The Israeli military this week conducted a massive exercise simulating war against the Hezbollah terror group — its largest drill in two years — in a first test of army chief Aviv Kohavi’s new strategy for the Israel Defense Forces.
The five-day drill, dubbed “First Harvest,” began on Sunday, with ground troops, the air force and navy taking part in the exercise, which included fighting on multiple fronts simultaneously.
“The exercise trained the troops for combat involving multiple branches of the military in an urban battlefield, against an enemy that disappears, who is dug into underground [infrastructure] and is equipped with advanced weaponry,” the army said in a statement.
The military said this was its largest exercise since the 2017 “Light of the Grain” exercise, which was itself the IDF’s largest exercise in nearly 20 years.
In addition to offensive maneuvers, the military said it also simulated “large-scale rocket fire” that air defense units “would have to spot and intercept.” Hezbollah is believed to possess an arsenal of over 100,000 rockets and mortar shells, as well as a small number of advanced precision-guided missiles.
The Israeli military believes that thousands of these projectiles of various ranges and explosive capabilities would rain down on the country during a future war. Most of these inaccurate rockets would land in open fields, but the overwhelming number of them would cause significant amounts of damage, injuries and deaths throughout Israel, including potentially in key strategic sites.
The drill came in addition to a large-scale exercise held by the air force this week simulating war on several fronts.
Israeli and Western intelligence officials this week warned that Hezbollah, acting on behalf of Iran, might seek to attack Israel in an effort to put additional pressure on the United States as part of the Islamic Republic’s ongoing struggle with the White House over the crippling economic sanctions put in place following the US withdrawal from the Iran nuclear deal last year.
The military said this exercise was part of its regularly scheduled annual training plan.
Thousands of infantry soldiers participated in the drill, along with armored units and other ground forces.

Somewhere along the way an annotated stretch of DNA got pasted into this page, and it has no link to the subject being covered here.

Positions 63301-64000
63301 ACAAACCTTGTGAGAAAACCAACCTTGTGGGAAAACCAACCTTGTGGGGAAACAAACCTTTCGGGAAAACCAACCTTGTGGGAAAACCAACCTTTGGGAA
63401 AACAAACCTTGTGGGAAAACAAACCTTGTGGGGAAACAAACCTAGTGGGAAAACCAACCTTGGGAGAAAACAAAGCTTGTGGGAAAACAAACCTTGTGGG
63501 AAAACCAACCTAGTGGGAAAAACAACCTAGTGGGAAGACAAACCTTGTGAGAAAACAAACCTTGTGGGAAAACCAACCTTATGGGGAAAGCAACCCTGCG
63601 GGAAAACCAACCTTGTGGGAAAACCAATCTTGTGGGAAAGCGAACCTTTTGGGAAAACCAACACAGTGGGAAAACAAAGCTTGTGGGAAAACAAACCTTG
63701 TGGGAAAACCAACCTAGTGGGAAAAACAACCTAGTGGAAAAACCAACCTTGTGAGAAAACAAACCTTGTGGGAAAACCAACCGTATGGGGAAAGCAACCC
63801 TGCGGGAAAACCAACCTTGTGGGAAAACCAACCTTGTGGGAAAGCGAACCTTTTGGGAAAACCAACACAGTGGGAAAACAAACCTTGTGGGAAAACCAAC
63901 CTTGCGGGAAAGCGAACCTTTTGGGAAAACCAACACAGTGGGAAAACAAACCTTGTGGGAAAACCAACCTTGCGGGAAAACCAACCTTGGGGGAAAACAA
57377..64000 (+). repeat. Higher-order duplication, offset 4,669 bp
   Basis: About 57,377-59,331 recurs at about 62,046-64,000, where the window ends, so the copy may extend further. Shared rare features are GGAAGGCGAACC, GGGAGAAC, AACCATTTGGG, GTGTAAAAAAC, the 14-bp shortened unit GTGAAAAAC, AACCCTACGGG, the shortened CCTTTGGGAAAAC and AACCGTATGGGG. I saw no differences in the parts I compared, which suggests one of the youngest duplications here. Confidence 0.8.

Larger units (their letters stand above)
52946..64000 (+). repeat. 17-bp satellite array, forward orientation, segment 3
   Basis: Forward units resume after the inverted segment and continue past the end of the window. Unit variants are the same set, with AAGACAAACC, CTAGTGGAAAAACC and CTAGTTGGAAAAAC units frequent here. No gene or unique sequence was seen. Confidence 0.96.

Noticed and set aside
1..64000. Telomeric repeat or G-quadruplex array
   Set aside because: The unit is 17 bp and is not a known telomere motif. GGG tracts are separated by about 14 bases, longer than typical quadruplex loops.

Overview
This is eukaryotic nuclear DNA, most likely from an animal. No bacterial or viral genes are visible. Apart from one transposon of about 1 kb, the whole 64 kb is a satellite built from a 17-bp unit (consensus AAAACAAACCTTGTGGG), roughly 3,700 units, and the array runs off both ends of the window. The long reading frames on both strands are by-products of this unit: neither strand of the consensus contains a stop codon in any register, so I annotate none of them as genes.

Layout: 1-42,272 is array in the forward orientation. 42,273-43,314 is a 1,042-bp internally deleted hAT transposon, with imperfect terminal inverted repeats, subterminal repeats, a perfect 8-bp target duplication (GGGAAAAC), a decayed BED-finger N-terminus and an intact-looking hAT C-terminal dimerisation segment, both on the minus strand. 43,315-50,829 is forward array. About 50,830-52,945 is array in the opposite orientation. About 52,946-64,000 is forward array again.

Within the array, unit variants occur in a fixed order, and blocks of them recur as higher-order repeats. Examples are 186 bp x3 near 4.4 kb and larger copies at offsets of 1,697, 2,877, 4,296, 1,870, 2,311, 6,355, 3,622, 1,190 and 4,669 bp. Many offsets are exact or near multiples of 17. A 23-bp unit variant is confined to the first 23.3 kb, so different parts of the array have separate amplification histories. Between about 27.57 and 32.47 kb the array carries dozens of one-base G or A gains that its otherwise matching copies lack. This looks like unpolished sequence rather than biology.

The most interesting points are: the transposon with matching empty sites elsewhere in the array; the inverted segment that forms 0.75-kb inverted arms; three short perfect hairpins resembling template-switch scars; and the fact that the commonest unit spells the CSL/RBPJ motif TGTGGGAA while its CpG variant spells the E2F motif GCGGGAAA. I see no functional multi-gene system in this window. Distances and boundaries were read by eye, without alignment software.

“The exercise presented an opportunity for IDF troops to gain experience and professional ability in a multi-faceted way, while practicing modern fighting styles and simulating a variety of scenarios. The goal is bringing out the greatest amount of strength from these troops, while incorporating the other branches [of the military] and thus to continue to improve the IDF’s preparedness for war,” said Brig. Gen. Nadav Lotan, the head of the army’s ground forces training base.
In addition to the ground forces, hundreds of drones, helicopters and fighter jets conducted both night and day flights during the exercise.
“The drill was meant to raise the fitness and preparedness of the [air force] troops for intense fighting scenarios, significant and numerous strikes in short periods of time and improving the connection between the air force and the ground forces,” the army said.
A number of naval vessels and units also took part in the exercise, including submarines, missile ships and patrol boats, which simulated the type of fighting they’re likely to face in a war in Lebanon.
To facilitate cooperation between the ground troops, air force and navy, the military also tested a number of new communication tools, the army said.
Israel has fought two wars in Lebanon, one in 1982 against Palestinian terrorist groups and the second in 2006 against Hezbollah. The Second Lebanon War is seen in the IDF as having suffered a large number of failures and poor management, brought on by communication issues and insufficient preparation for war.
These deficiencies have served as benchmarks for improvement over the interim 13 years.
Hezbollah, with its rocket arsenal larger than that of many national armies and its thousands of fighter well-trained from fighting in Syria, is seen by the IDF as its central threat in the region. The Iran-backed terrorist group is therefore the standard by which the army measures its preparedness.
While military officers often discuss a future conflict with Hezbollah as a matter of “when, not if,” recent assessments by the IDF is that the terror group is not currently interested in renewed warfare with Israel.